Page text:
Wake in a new world
Some place you have never seen
REVEILLE on the travelling prison camp was due at precisely zero six three zero hours by twenty-one perfectly synchronised watches. Captain Hamish Sutherland was particularly fond of watch synchronisation exercises, having done a War Office cadre course on such essential military matters at Sandringham. He had been up since the ‘gas-halt,’ watching enormous plains roll by, stunned by the immensity of the dawning sky. Now, shaved and attired in freshly starched tropical service dress, he enjoyed a glass of fresh orange juice at a white-covered table set for breakfast as the guards prepared to bring the train awake.
This was his third experience in command of a prison train loaded with enemy soldiers. More than seven captured divisions of prisoners had to be transported to various prepared camps in a fleet of prison trains that ferried a thousand at a time across the continent.
His task grew no easier, and to his chagrin it kept him away from the real fighting and the battle honors essential to his family role as the soldier son. Hamish enjoyed the cut and dash of an army officer’s life, indeed had been destined at birth to follow in the footsteps of illustrious ancestors who had borne the sword in many parts of the British Empire.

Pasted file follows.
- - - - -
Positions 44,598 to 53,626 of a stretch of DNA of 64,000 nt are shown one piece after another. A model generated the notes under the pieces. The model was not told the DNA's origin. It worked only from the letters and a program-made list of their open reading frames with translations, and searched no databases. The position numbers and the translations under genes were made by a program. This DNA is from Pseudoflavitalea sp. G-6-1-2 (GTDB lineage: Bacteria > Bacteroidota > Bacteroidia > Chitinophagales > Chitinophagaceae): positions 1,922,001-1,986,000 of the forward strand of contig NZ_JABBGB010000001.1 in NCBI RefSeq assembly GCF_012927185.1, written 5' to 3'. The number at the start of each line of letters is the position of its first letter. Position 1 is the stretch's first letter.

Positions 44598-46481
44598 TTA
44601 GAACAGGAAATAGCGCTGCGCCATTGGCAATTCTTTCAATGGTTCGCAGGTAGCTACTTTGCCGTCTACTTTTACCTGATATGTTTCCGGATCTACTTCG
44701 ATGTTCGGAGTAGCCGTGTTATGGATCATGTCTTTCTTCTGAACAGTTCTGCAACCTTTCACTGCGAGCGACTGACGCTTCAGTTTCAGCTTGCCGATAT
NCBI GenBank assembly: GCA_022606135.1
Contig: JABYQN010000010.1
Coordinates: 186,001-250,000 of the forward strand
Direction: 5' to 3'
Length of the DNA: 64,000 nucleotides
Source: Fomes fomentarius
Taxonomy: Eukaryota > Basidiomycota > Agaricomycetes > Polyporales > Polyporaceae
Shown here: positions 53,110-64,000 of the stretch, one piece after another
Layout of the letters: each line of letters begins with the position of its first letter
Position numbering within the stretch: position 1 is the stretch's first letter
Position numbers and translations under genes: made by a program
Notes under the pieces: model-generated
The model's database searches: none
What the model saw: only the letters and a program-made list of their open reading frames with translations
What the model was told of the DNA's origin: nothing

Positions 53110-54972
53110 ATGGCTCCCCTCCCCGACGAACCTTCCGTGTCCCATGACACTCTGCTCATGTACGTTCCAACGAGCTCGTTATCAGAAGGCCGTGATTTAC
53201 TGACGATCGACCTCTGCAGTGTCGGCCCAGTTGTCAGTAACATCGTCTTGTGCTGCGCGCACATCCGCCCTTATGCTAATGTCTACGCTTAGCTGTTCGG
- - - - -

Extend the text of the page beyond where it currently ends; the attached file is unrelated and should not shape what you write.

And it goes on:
As he read again from the book before him and sipped on his orange juice, his eyes lost their soft edge. It was a book of Scots history given him by his mother upon departure from his last home leave, and it had become his constant companion. There was raw romance in its tales of clashes in hot blood and border wars and cattle theft and Land Clearances and curses and traitorous deceit as a noble nation died. It stirred his warrior blood to desire dark and vengeful action.
In his mind he was attired in kilt and clannish garments and marched in a treeless land of mountains and seabirds and lochs. He mentally felt the razor-edged dirk at his side and the great claymore upon his back—Auld Skull Biter. I seize its great elk-horn handle and heft it about my heed as Sassenachs come marching to their cleaving. Red-edged is my blade, stern my warrior countenance as I cleave redcoat ribs in a glory of invader’s blood. He kept hacking and yelling into his mind until the usurping dogs of war lay sporran-deep about him, and there were no more takers for his blades, then slid slowly up to reality once more.
Closing the book, he looked out at the sweeping sections of grain growing green and golding in the sun and imagined the mounting clouds a great reaper come to mow it all—a kilted reaper with a slicing claymore.